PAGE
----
Roscoe "The Squeezebox" Tosscobble
Halfling Bard Hitman
Highway robbery was never meant to be a long-term career for the Tosscobble Cousins. There being only the two of them they couldn’t handle much more than the odd produce cart or random drunkard, snatching their meager funds and running off. Roscoe was the “brains,” in so much as this was a thought-out operation, and his cousin Bosco was the brawn. Roscoe’s family didn’t approve of him dragging little Bosco into this sort of life, but they managed to keep their exploits secret, only spending what little they made off with on drink and dancing, Roscoe playing his concertina until the sun rose, and drunken revelers collapsed on the ground around him.
Roscoe may never truly get over what happened to Bosco, though the revenge would eventually soften it. He blames himself for enough of it, though. He should have known better than to attack an archmage in the woods. Should have known to worry about a guy with a name like Fizzbuzz the Thermonuclear. Should have just let him go on by instead of sending little Bosco in to try and scare the mark. Should have been more cautious, should have been less greedy. Should have done alot of things, but no mistake on his part could have justified what the archmage did to Bosco.
Before that day, he couldn’t imagine what it would look like to melt a man from the inside out. After that day, he would never have to.
The Tosscobble clan was furious at Roscoe, what little pull he had with them had died with poor Bosco. In shame he left the only home he ever knew, hopping country to country, working for local gangs the world over. Paranoia and self-doubt defining him in these years, every robbery, every shakedown, overwhelmed by meticulous overplanning and preparation. Fear dominated him, but he refused to let it control him. Moments of sadness and self-doubt were spend in solitude with his squeezebox, playing songs that reminded himself of simpler times, before memory caught up with him of whose fault it was that times were no longer so simple.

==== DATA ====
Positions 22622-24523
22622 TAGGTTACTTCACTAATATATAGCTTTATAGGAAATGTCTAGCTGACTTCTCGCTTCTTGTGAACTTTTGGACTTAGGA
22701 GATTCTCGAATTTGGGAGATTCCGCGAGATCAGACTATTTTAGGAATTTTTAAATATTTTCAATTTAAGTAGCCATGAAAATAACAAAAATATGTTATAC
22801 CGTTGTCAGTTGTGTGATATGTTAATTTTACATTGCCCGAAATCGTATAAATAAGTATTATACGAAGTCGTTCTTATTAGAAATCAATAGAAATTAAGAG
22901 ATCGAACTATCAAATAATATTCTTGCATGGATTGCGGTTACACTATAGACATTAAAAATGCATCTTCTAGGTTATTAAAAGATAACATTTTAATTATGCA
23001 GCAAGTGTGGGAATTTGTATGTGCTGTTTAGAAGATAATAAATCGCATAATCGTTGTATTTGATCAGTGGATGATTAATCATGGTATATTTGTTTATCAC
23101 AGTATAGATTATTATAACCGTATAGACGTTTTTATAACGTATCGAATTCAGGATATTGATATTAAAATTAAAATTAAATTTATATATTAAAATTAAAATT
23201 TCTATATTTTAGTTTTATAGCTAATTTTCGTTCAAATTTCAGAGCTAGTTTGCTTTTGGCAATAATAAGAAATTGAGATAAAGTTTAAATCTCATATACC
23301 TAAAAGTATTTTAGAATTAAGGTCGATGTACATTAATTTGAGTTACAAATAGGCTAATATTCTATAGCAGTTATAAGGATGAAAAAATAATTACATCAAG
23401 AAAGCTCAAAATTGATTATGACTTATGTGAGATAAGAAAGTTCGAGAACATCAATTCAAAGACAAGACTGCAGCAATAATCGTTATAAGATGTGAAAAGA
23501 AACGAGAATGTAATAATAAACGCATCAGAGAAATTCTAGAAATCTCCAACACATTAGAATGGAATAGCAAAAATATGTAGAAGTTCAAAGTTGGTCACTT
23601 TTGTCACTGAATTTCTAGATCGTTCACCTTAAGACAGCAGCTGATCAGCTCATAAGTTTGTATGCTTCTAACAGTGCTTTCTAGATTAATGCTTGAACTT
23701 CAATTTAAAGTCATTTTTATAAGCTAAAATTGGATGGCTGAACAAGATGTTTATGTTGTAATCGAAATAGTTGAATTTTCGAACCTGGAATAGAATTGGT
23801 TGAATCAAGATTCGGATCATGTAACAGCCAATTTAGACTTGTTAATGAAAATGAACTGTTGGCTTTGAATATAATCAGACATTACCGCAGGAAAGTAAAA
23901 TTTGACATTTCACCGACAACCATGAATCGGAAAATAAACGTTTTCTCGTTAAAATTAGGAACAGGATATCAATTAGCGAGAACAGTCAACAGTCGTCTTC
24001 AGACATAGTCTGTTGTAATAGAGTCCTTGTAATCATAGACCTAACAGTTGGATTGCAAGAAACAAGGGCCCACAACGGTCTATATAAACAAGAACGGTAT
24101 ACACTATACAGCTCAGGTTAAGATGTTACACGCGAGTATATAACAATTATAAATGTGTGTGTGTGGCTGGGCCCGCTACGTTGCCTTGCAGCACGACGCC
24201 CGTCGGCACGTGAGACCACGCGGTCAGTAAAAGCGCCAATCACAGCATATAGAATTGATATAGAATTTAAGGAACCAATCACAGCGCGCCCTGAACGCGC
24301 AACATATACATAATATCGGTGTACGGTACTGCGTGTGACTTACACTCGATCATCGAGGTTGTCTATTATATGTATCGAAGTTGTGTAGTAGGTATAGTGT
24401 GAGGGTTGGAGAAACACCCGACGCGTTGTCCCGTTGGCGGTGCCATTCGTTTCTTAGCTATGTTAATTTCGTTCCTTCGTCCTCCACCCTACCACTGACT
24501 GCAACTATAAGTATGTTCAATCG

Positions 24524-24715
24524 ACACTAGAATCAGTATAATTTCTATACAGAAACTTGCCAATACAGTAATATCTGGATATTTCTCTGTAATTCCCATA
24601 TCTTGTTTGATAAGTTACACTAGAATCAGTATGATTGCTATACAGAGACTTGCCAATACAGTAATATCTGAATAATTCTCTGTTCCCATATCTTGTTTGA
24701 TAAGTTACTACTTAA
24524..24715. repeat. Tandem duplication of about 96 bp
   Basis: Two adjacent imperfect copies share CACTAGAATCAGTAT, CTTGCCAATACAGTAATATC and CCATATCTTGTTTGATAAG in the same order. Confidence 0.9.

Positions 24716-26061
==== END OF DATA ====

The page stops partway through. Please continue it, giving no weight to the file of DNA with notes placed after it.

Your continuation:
One day, he had heard from an informant of an enemy to the Felch gang, or possibly the Wednesday brothers or Frankie Sheepsqauatch or someone, hardly mattered who. What did matter was that enemy was the Archmage, that same one from all those years ago who turned self defense into a pretext for murder. They were angry not just because he was giving them trouble, but because nobody could get close enough to punish him. They got to cursing him, spitting out his name, bragging about what they’d pay to get rid of the putz.
Roscoe said nothing at the time, and presumably continued his silence for the following week when nobody saw hide nor hair of him. Not until he returned, silently went to the mob boss, holding out for inspection a handkerchief, stained through with the diseased, purple blood of the archmage, whose initials, “F.B. the T.N.” were embroidered on the corner. It was, they could be assured, the only thing that remained of what once was called Fizzbuzz the Thermonuclear.
Roscoe would accept more hits in the future, and be paid respectably for his efforts, but for that one he would accept no money. Not just because it was personal, but because they wanted the handkerchief as proof of the deed, and Roscoe thought it more important that he kept it as a memento. So that he would always remember. So that none would ever forget.